AIA: Infill, tear-down projects pick up in Q3
As the country's metros grow denser, infill development and demand for tear-down properties is picking up, according to the American Institute of Architects’ third-quarter Home Design Trends Survey. The survey of more than 500 residential architecture firms found that respondents indicating an increase in infill development rose from 65% in 2015 to 68% in 2016, while those highlighting growth in tear-downs jumped from 57% in 2015 to 68% in 2016.
Demand for walkable neighborhoods is tapering off, holding at 49% of respondents noting a rise in popularity in 2016 from 2015, while multi-generational housing dipped from 56% of respondents indicating growing interest in 2015 to 52% in 2016. AIA Chief Economist Kermit Baker attributes the latter to a more robust economy and diverse housing stock.
This year saw increased demand for windows, in both number and size, as building product technology advances and the category offers improved energy efficiency. Cool roof and fire-resistant exterior technology also saw more traction in 2016.
While interest in developments with access to transportation held steady at 55% of respondents in 2016 from 2015, recent projects on the boards and under construction suggest that the momentum for these kinds of projects is far from static.
Last month, Comstock Homes of Washington announced it had teamed up with real estate investment company Stratford Capital Group to build 110 workforce-housing units near a key suburban hub on Washington, DC's Metro rail system.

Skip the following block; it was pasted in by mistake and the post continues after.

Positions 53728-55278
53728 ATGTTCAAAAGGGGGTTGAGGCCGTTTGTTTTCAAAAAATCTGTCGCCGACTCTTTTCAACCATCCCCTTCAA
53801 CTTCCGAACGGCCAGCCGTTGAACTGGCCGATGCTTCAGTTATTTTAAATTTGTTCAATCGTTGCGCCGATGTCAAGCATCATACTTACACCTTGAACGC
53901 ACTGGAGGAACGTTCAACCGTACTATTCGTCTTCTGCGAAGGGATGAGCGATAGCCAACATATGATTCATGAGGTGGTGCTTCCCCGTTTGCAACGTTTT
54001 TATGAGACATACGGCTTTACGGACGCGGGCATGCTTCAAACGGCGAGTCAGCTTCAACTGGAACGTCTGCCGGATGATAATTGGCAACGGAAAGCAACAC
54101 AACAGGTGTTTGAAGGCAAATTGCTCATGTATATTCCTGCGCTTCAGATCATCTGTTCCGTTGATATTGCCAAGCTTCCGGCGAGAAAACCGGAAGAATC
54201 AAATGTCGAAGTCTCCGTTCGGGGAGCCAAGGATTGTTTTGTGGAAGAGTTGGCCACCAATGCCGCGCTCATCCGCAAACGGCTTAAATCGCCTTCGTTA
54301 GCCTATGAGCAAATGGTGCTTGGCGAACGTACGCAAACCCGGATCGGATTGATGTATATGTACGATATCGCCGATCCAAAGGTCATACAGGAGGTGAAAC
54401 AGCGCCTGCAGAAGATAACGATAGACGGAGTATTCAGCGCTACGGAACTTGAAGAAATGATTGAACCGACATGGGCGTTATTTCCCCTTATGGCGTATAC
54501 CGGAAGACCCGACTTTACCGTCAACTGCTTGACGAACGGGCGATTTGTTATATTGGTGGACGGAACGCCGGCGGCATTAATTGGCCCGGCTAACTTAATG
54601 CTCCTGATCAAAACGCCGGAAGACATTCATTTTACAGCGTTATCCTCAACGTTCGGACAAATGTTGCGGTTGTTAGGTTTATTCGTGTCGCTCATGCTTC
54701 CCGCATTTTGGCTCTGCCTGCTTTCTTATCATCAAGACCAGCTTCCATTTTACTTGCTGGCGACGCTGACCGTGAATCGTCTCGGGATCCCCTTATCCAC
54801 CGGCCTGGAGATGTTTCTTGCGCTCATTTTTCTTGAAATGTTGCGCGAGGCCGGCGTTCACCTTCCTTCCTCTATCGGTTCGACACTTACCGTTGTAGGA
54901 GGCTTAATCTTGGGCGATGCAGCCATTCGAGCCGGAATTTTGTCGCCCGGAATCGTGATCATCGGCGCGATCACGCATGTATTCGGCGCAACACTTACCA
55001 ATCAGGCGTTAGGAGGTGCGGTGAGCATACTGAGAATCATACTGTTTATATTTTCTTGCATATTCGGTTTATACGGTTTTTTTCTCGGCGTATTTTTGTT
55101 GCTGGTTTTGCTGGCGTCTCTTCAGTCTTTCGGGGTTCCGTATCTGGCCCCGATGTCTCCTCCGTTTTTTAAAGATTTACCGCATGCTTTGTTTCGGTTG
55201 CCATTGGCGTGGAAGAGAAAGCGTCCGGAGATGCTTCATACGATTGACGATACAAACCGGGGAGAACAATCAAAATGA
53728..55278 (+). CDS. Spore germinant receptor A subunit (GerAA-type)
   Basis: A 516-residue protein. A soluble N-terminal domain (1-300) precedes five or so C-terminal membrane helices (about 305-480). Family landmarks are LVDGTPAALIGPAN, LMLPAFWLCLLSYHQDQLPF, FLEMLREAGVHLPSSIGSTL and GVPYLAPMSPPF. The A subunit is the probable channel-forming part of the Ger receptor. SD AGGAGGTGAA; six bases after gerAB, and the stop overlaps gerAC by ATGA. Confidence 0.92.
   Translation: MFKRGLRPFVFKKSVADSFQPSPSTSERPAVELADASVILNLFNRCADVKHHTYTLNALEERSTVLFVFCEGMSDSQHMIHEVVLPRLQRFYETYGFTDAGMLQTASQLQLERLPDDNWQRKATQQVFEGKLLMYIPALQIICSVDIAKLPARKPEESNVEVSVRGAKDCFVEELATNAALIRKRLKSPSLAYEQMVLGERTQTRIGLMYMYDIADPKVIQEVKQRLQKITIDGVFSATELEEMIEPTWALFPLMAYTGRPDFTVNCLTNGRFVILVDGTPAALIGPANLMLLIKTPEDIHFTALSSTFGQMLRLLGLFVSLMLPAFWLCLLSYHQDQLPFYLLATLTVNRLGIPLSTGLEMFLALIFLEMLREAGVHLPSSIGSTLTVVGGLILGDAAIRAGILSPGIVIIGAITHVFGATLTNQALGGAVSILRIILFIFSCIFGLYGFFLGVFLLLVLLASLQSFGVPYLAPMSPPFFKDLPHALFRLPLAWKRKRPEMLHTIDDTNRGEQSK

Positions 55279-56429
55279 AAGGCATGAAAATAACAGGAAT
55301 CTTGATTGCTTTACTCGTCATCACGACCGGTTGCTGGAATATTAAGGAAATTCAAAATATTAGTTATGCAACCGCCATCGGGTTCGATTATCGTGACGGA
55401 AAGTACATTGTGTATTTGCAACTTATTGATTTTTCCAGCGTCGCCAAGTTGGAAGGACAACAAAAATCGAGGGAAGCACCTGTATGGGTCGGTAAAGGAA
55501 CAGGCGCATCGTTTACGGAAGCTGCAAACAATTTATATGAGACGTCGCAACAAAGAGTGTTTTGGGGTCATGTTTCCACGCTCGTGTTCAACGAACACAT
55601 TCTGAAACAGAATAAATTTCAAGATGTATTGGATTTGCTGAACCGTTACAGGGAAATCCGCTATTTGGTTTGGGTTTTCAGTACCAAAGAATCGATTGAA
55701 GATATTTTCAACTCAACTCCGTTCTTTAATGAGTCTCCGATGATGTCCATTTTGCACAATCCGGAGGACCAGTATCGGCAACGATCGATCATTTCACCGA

And in Houston, Canadian developer Empire Continental Land last week said it is starting work on a 206-acre community near the city that will include 540 homes, parks, trails, lakes and a recreation center.
In its report on the survey, the AIA noted that market conditions are strengthening across the country but warned that an uneven recovery continues to negatively impact demand for more affordable homes and second homes. The interest in the move-up category fell to 22% of respondents in 2016 from 34% in 2015 among the architecture firms surveyed, a category that national and regional builders typically target.
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- The American Institute of Architects Homeowners express more interest in community development